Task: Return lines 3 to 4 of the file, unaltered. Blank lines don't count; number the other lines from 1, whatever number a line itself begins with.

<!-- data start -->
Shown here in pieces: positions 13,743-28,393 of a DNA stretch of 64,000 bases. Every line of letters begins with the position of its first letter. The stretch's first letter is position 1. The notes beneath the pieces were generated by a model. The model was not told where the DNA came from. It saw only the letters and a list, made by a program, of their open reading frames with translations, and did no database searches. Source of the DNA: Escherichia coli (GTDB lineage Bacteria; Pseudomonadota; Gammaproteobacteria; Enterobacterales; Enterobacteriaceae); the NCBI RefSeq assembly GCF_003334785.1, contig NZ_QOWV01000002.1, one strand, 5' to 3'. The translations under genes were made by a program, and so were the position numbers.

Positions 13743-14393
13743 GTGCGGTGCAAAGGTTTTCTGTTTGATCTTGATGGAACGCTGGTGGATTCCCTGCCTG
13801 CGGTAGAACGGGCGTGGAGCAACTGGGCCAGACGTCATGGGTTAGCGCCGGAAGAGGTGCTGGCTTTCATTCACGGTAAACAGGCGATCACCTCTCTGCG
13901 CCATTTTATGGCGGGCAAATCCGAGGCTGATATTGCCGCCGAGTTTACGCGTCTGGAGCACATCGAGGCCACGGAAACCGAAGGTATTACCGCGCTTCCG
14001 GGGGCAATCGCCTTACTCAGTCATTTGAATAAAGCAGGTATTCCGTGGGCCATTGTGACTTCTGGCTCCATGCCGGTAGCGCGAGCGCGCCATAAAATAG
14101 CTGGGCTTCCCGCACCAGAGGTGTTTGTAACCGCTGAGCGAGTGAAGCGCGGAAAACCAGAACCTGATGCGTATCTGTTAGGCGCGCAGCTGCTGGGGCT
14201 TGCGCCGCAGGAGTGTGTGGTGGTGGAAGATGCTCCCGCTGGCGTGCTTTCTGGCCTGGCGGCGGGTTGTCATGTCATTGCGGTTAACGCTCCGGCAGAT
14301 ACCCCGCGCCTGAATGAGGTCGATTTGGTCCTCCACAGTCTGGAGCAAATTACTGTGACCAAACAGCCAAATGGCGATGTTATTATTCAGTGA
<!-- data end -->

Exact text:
13743 GTGCGGTGCAAAGGTTTTCTGTTTGATCTTGATGGAACGCTGGTGGATTCCCTGCCTG
13801 CGGTAGAACGGGCGTGGAGCAACTGGGCCAGACGTCATGGGTTAGCGCCGGAAGAGGTGCTGGCTTTCATTCACGGTAAACAGGCGATCACCTCTCTGCG